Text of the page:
"Pastors urge peaceful protest, outreach to youth" (Nov. 26, 2014)
Rockdale's top officials answered youths' questions about racial disparities in policing and government at an extraordinary forum held Dec. 3 at Springfield Baptist Church in the wake of the Ferguson protests.
Hundreds - including some teens and young adults - attended the "Redemption Forum" to ask questions about police tactics and racial diversity in government. No specific local complaints emerged, but better communication between cops and kids was a running theme. And some officials acknowledged Conyers' similarities to Ferguson, pointed out in a recent New York Times article-a metro suburb with a majority-white government and police force while the population shifts to majority-black. They differed, however, on how much racial diversity in leadership matters.
"Tonight, we want our young people to know they have a voice," said church pastor Rev. Eric Wendell Lee, calling for Rockdale and Newton to face "hard truths," including a "culture of suspicion" that falls on black youths.
Conyers Police Chief Gene Wilson said he has heard concerns about racial diversity in the police force. "That's important, but I tell you what's more important is a good heart," he said, explaining that his message to his officers is, "Treat people the way you want to be treated."
Asked about training cops to speak respectfully to black teens, Wilson said that "progressive" departments do so. They also teach "verbal judo" methods to have "conversation, not confrontation," he said-a phrase that was picked up as a theme of the event.
Conyers Mayor Randy Mills and Councilman Cleveland Stroud spoke about the New York Times article, which noted a city election turnout of less than 10 percent, and indicated a disconnection between government and most citizens.
Mills, who is white, said he and county Chairman Richard Oden, who is black, both "represent anyone," regardless of race.
"Why there was (a low) turnout, I do not know," Mills said, adding, "I do not believe there is a disconnect" in terms of city government representing citizens' best interests.
"Having been the first black man elected in Rockdale County, there was a lot of pressure," said Stroud, adding that council members do not have to black to represent blacks, or white to represent whites. "We're representing everybody, whether they voted or didn't vote. We're trying to do the right thing without reference to race."
As for the very low election turnout, Stroud said, "You can look at it two ways: People don't care, or people are satisfied with what they have."
Rockdale District Attorney Richard Read said a recent trip coincidentally put him within driving range of Ferguson, so he went there and spent two hours touring the city and talking to residents.
"One thing that struck me as I stood in Ferguson, Missouri, was how much it was like Conyers, Georgia," Read said, describing the people, the look and the atmosphere as similar.
Read answered questions about how grand juries work-in Rockdale, they're about 55 percent white, 45 percent black-and that justice and respect are his office's guiding principles. "There can be no justice when there is a perception of injustice," he said to sounds of approval from the audience.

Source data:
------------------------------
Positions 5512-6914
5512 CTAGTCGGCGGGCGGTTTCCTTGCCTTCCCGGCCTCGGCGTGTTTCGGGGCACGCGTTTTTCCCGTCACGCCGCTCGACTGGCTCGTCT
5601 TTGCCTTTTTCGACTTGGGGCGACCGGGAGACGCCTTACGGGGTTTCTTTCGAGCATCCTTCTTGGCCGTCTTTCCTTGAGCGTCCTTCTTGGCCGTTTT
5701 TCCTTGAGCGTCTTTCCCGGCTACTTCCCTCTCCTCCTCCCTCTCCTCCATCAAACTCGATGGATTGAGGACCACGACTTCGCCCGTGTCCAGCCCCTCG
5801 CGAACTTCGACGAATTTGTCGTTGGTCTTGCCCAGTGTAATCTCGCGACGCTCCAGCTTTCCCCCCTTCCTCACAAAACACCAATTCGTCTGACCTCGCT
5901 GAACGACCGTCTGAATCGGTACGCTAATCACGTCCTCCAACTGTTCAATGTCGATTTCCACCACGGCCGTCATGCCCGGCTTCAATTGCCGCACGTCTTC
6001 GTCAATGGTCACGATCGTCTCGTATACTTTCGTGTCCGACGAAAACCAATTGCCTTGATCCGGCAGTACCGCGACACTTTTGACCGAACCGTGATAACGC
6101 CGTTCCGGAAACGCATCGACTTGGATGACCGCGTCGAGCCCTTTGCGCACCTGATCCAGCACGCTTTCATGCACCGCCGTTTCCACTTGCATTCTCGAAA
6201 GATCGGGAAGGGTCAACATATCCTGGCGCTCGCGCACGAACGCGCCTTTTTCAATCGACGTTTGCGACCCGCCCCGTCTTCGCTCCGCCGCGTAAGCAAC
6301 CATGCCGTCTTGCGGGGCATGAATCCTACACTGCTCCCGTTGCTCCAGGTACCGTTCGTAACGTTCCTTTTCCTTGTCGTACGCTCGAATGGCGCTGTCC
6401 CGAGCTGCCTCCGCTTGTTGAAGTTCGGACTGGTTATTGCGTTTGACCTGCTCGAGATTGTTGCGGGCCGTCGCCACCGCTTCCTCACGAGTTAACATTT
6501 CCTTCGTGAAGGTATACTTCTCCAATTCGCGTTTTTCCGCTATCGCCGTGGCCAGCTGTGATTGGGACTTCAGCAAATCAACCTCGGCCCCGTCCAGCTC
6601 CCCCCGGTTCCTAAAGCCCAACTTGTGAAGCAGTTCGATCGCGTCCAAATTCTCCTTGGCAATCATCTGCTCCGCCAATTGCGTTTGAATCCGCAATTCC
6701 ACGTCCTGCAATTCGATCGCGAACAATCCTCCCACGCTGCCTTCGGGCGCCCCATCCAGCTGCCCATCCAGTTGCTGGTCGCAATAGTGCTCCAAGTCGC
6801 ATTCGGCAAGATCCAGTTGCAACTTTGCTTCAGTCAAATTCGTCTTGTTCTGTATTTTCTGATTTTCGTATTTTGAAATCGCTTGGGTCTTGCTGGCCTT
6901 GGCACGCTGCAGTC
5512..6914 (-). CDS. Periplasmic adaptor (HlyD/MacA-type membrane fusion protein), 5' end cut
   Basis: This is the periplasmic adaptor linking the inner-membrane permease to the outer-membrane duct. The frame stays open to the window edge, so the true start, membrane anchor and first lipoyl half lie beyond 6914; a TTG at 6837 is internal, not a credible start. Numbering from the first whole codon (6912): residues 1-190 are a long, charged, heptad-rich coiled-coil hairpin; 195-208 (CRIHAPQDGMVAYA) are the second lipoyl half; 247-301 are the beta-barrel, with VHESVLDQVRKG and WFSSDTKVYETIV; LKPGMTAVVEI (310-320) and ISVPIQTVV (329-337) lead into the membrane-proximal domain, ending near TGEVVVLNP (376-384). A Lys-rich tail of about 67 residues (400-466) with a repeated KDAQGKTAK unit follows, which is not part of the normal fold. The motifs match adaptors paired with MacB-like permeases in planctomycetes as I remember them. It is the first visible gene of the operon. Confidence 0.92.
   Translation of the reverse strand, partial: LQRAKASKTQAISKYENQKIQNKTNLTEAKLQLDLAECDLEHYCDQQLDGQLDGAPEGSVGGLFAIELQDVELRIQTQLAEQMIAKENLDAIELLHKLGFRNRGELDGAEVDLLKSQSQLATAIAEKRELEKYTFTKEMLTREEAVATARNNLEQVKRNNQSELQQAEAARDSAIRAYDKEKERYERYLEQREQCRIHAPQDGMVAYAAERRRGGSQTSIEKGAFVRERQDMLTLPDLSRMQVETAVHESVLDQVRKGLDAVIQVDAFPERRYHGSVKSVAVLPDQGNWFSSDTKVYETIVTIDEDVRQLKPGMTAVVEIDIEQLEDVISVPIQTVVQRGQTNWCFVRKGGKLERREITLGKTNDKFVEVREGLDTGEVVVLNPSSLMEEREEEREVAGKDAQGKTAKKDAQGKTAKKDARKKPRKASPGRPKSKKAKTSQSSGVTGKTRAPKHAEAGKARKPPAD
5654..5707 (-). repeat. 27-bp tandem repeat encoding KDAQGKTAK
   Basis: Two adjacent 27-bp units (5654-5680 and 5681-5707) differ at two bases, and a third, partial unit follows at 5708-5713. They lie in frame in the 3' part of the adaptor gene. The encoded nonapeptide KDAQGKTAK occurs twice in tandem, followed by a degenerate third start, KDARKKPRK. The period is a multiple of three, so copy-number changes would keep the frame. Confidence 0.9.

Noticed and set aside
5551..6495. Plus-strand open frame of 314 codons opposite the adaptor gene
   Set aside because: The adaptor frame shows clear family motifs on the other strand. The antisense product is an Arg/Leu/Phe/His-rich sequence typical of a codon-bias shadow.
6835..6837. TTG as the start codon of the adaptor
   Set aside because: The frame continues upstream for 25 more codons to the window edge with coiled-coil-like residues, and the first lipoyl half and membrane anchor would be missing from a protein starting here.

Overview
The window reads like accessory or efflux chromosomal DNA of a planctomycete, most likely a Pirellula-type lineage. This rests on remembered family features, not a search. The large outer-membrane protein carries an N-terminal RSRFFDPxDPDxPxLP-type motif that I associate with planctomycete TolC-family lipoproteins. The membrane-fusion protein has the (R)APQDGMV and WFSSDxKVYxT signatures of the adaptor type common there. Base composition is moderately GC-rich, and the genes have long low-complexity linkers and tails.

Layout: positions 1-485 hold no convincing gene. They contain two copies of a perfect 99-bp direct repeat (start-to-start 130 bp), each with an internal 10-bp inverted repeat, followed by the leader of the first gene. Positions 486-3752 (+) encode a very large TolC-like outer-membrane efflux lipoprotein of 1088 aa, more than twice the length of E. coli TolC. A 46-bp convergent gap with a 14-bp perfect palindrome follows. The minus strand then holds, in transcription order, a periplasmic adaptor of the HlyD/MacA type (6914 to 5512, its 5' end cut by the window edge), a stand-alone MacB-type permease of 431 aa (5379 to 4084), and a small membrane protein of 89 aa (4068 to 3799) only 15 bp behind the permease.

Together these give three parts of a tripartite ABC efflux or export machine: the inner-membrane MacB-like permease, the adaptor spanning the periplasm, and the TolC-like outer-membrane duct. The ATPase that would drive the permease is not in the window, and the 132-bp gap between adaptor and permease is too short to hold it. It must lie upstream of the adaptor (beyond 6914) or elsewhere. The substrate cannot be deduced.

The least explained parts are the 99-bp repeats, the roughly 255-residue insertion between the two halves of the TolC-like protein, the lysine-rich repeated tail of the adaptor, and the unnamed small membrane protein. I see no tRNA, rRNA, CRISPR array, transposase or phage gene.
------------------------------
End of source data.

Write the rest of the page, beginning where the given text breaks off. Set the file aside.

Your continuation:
Richard Autry, superintendent of Rockdale County Public Schools, indicated that stereotyping affects the respect and expectations placed on children-and that he has had a taste of that himself.
"With regards to education, there are hard truths," Autry said. "There is an issue of expectation, particularly when it comes to children of color," as well as kids from lower-income families, he said. "Just because, pastor, I grew up in the mill village didn't mean I didn't deserve the same level of respect and the same level of opportunities as anyone else," he said.
Different opinions were voiced about how youths should express themselves to authority figures. Church member Rocky Sam said youths need to learn to speak respectfully and clearly, but unlike earlier generations, are unwilling to be "subservient...or do the quote-unquote shuck and jive thing, as I've heard them say before."
"If you respect somebody, that's not shucking and jiving. It's not," objected Councilman Stroud. "We need to teach our young people to respect adults and people in authority," he said, adding that if that happens, "this problem we're talking about now will just disappear."
Autry said listening to young people, not just talking at them, is crucial. "We have to engage in that dialogue. To oppress or overreact...is a mistaken," he said. "We need to listen to our young people more, not less."
"In our generation, young people were to be seen and not heard. This generation will not stand for that," Autry added.
Chief Wilson and other police officials answered many questions about police procedures and use of force. Much of it comes down to officer training, they said, while adding that tight budgets can make that difficult. Chief Stacey Cotton of the Covington Police Department said there is a "training deficit," with the state of Georgia requiring only 11 weeks of training for someone to become a police officer-one of the lowest requirements in the nation.
Rockdale Sheriff Eric Levett addressed the controversial use of military vehicles and weapons by police. "If we can get away from that word ‘militarization,' we'd be better off," he said, describing such gear as being used for protecting citizens. But, he added, military hardware needs to be purchased with "common sense," transparency and actual need. "We're not out here looking to get tanks," he said.
Mayor Mills was among officials agreeing with some audience members that more such forums would be good. Rev. Lee said that while not everyone will agree with that night's answers, "I think we can agree that our leaders are not our enemies. These are relationships that need to be strengthened in order for Fergusons to stop happening."